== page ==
According to Dooley and Catalano (1999), in the US ‘under-employment (involuntary part-time or poverty wage) both appears increasingly common and seems to have health effects more like those of unemployment than adequate employment.’ Part-time work, on-call contracts, fixed-term contracts, seasonal work, agency work, home-working, teleworking, freelancing, self- employment, and informal work are all on the in- crease. In 1992, 9.3 percent of workers in the European Union were on temporary contracts, with more than three out of five of such jobs being in low-skilled occupations. About 15 percent of the European workforce was employed part-time in 1991, and the percentage is increasing year on year. However, there is massive variation between countries: Nearly a third of employment in the Netherlands is part-time as opposed to less then 4 percent in Greece, for example. More than half of part-time work in the European Union is done by low-skilled, low-paid workers. Twice as many women as men are employed part-time. The trend looks set to continue. In May 1999, the OECD recommended member countries to make working practices more flexible: abolishing employment protection policies; ensuring minimum wages for young people are not too high; switching from unemployment to in-work benefits.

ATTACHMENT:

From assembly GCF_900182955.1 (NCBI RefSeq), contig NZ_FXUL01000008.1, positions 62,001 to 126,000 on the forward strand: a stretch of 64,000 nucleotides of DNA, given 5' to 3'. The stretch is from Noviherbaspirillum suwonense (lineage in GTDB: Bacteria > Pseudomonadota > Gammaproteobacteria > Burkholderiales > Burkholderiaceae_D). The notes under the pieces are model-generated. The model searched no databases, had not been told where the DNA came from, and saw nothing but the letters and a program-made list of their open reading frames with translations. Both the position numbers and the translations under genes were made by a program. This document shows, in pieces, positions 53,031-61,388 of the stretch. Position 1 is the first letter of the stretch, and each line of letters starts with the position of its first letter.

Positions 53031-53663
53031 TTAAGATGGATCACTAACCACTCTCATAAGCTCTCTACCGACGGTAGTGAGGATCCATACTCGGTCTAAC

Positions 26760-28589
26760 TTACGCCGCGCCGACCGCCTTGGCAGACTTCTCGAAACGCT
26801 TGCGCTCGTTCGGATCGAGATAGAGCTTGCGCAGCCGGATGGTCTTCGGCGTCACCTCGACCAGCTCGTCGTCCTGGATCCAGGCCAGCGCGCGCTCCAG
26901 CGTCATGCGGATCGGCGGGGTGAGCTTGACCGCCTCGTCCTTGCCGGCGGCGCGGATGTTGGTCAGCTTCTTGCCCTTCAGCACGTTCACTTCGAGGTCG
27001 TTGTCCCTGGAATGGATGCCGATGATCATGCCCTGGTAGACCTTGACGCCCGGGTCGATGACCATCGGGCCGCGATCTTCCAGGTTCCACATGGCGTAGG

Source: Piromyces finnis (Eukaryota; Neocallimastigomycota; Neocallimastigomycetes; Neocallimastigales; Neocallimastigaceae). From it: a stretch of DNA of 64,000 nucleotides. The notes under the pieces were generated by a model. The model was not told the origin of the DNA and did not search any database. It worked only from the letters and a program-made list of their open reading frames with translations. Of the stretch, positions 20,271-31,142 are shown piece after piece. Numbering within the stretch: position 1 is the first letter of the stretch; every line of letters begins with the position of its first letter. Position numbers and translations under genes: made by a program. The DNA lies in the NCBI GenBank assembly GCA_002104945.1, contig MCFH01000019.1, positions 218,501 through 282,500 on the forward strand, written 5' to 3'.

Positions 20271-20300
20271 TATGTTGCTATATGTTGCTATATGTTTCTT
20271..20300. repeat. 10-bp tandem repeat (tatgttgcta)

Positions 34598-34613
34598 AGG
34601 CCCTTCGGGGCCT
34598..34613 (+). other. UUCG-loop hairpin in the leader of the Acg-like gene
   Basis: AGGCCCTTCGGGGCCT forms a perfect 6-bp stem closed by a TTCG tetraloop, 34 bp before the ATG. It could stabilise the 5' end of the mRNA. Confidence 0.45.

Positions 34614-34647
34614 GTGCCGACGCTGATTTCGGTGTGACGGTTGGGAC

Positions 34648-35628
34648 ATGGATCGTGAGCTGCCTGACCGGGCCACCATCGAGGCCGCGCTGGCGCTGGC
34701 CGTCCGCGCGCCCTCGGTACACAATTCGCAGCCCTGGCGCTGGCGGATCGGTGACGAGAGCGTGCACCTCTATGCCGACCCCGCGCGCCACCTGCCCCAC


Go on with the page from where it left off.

What are the psychological consequences of dis- guised unemployment? As long ago as 1938, it was recognized that ‘just having a job itself is not as important as having a feeling of economic security. Those who are economically insecure, employed or unemployed, have a low morale’ (Eisenberg and Lazarsfeld 1938). Advances in clarifying the concept of job insecurity came with Hartley et al. (1991). Studies in Israel, the Netherlands, and the UK showed that job insecurity is associated with experienced powerlessness, impaired mental health (depression and reported psychosomatic symptoms), reduced job satisfaction, reduced organizational commitment, reduced trust in management, resistance to change, and poorer industrial relations. Burchell et al. (1999) reported that job insecurity has increased gradually since the 1960s for both men and women in both full-time and part-time employment and is now higher than at any time since 1945. While job insecurity traditionally has been accepted as problematic for blue-collar workers, professional workers, who in 1987 were the most secure workers, were found to be the most job insecure 10 years later. Job insecurity was associated with poorer psychological wellbeing, poorer family relations, and organizational demotivation. Both physical and mental wellbeing was found to continue to deteriorate rather than stabilize with continuing job insecurity.